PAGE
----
The University of Southampton
University of Southampton Institutional Repository

Are you also what your mother eats? Distinct proteomic portrait as a result of maternal high-fat diet in the cerebral cortex of the adult mouse

Are you also what your mother eats? Distinct proteomic portrait as a result of maternal high-fat diet in the cerebral cortex of the adult mouse
Are you also what your mother eats? Distinct proteomic portrait as a result of maternal high-fat diet in the cerebral cortex of the adult mouse
Epidemiological studies suggest an association between maternal obesity and adverse neurodevelopmental outcomes in offspring. Our aim was to compare the global proteomic portrait in the cerebral cortex between mice born to mothers on a high-fat or control diet who themselves were fed a high-fat or control diet. Male mice born to dams fed a control (C) or high-fat (H) diet 4 weeks before conception and during gestation, and lactation were assigned to either C or H diet at weaning. Mice were killed at 19 weeks and their cerebral cortices were analysed using a two-dimensional liquid chromatography-mass spectrometry methodology. In total, 6?695 proteins were identified (q<0.01), 10% of which were modulated in at least one of the groups relative to controls. In silico analysis revealed that mice clustered based on the diet of the mother and not their own diet and that maternal high-fat diet was significantly associated with response to hypoxia/oxidative stress and apoptosis in the cerebral cortex of the adult offspring. Maternal high-fat diet resulted in distinct endophenotypic changes of the adult offspring cerebral cortex independent of its current diet. The identified proteins could represent novel therapeutic targets for the prevention of neuropathological features resulting from maternal obesity.
0307-0565
Manousopoulou, A.
ba55d059-97b3-4981-9ced-7ed3b6284be0
Woo, J.
d919a72d-6b27-4f79-98e7-f68ffc51248a
Woelk, C.H.
4d3af0fd-658f-4626-b3b5-49a6192bcf7d
Johnston, H.
8d4500ff-fec8-47ef-b766-798689948cd6
Singhania, A.
9a5f2c6b-fc46-4223-bcae-de70bf14da6b
Hawkes, C.
1afc9e85-d3d9-4daf-b0fd-b508e60817f2
Garbis, Spiros D.
7067fd19-50c9-4d42-9611-f370289470bd
Carare, Roxana-Octavia
0478c197-b0c1-4206-acae-54e88c8f21fa
Manousopoulou, A.
ba55d059-97b3-4981-9ced-7ed3b6284be0
Woo, J.
d919a72d-6b27-4f79-98e7-f68ffc51248a
Woelk, C.H.
4d3af0fd-658f-4626-b3b5-49a6192bcf7d
Johnston, H.
8d4500ff-fec8-47ef-b766-798689948cd6
Singhania, A.
9a5f2c6b-fc46-4223-bcae-de70bf14da6b
Hawkes, C.
1afc9e85-d3d9-4daf-b0fd-b508e60817f2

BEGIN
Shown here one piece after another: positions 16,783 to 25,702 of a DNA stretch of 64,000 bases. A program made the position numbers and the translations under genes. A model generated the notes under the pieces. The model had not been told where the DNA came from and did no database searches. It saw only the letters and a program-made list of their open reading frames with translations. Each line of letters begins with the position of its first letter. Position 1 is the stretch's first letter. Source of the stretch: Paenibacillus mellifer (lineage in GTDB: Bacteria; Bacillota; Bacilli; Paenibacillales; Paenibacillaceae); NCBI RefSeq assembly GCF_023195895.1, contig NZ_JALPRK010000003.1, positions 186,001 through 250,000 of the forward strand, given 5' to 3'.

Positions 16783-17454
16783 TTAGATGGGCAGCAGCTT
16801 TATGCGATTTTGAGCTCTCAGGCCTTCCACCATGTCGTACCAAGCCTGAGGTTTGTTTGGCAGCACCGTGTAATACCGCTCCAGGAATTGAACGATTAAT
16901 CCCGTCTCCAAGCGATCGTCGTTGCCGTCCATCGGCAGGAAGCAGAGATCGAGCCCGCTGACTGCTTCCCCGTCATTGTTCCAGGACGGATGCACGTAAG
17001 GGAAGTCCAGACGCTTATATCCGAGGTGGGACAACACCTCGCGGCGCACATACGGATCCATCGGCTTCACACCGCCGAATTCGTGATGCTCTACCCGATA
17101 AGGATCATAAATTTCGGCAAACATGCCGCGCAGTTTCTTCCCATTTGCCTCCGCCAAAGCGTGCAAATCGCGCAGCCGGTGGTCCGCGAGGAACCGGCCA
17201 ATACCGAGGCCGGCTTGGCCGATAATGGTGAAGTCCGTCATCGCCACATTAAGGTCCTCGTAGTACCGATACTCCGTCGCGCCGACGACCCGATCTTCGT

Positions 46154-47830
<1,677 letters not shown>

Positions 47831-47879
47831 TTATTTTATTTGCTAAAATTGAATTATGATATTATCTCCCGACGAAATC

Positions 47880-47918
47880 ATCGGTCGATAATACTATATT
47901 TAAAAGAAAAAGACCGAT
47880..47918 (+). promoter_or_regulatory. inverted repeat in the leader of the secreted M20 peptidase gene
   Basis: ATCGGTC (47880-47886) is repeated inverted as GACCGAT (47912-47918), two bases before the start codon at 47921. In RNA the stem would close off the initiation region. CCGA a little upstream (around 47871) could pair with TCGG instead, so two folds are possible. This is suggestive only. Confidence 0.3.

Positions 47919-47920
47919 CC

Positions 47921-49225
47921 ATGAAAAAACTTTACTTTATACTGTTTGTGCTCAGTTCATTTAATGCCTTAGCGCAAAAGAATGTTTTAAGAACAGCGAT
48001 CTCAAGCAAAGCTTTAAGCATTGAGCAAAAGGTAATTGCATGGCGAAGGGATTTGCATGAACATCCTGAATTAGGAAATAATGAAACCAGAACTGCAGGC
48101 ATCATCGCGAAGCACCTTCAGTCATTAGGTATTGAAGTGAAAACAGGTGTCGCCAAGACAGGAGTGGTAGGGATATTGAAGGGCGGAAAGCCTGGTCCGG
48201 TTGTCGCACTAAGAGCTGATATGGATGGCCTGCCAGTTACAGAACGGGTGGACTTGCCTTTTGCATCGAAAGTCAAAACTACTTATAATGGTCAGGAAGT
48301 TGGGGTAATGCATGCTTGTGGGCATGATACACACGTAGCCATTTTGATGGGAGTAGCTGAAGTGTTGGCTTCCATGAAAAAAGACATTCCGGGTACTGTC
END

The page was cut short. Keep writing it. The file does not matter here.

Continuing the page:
Garbis, Spiros D.
7067fd19-50c9-4d42-9611-f370289470bd
Carare, Roxana-Octavia
0478c197-b0c1-4206-acae-54e88c8f21fa

Manousopoulou, A., Woo, J., Woelk, C.H., Johnston, H., Singhania, A., Hawkes, C., Garbis, Spiros D. and Carare, Roxana-Octavia (2015) Are you also what your mother eats? Distinct proteomic portrait as a result of maternal high-fat diet in the cerebral cortex of the adult mouse. International Journal of Obesity. (doi:10.1038/ijo.2015.35).

Record type: Article

Abstract

Epidemiological studies suggest an association between maternal obesity and adverse neurodevelopmental outcomes in offspring. Our aim was to compare the global proteomic portrait in the cerebral cortex between mice born to mothers on a high-fat or control diet who themselves were fed a high-fat or control diet. Male mice born to dams fed a control (C) or high-fat (H) diet 4 weeks before conception and during gestation, and lactation were assigned to either C or H diet at weaning. Mice were killed at 19 weeks and their cerebral cortices were analysed using a two-dimensional liquid chromatography-mass spectrometry methodology. In total, 6?695 proteins were identified (q<0.01), 10% of which were modulated in at least one of the groups relative to controls. In silico analysis revealed that mice clustered based on the diet of the mother and not their own diet and that maternal high-fat diet was significantly associated with response to hypoxia/oxidative stress and apoptosis in the cerebral cortex of the adult offspring. Maternal high-fat diet resulted in distinct endophenotypic changes of the adult offspring cerebral cortex independent of its current diet. The identified proteins could represent novel therapeutic targets for the prevention of neuropathological features resulting from maternal obesity.

PDF
ijo201535a.pdf - Version of Record
Available under License Creative Commons Attribution.
Download (1MB)

More information

Accepted/In Press date: 6 January 2015
e-pub ahead of print date: 23 March 2015
Published date: 21 April 2015
Organisations: Clinical & Experimental Sciences

Identifiers

Local EPrints ID: 379215
URI: https://eprints.soton.ac.uk/id/eprint/379215
ISSN: 0307-0565
PURE UUID: 384956d9-139c-4e28-a535-58b002046a5e
ORCID for Spiros D. Garbis: ORCID iD orcid.org/0000-0002-1050-0805

Catalogue record

Date deposited: 18 Jul 2015 15:08
Last modified: 07 Jun 2019 00:32

Export record

Altmetrics

Contributors

Author: A. Manousopoulou
Author: J. Woo
Author: C.H. Woelk
Author: H. Johnston
Author: A. Singhania
Author: C. Hawkes

University divisions

Download statistics

Downloads from ePrints over the past year. Other digital versions may also be available to download e.g. from the publisher's website.

View more statistics

Atom RSS 1.0 RSS 2.0

Contact ePrints Soton: eprints@soton.ac.uk

ePrints Soton supports OAI 2.0 with a base URL of https://eprints.soton.ac.uk/cgi/oai2

This repository has been built using EPrints software, developed at the University of Southampton, but available to everyone to use.

We use cookies to ensure that we give you the best experience on our website. If you continue without changing your settings, we will assume that you are happy to receive cookies on the University of Southampton website.

×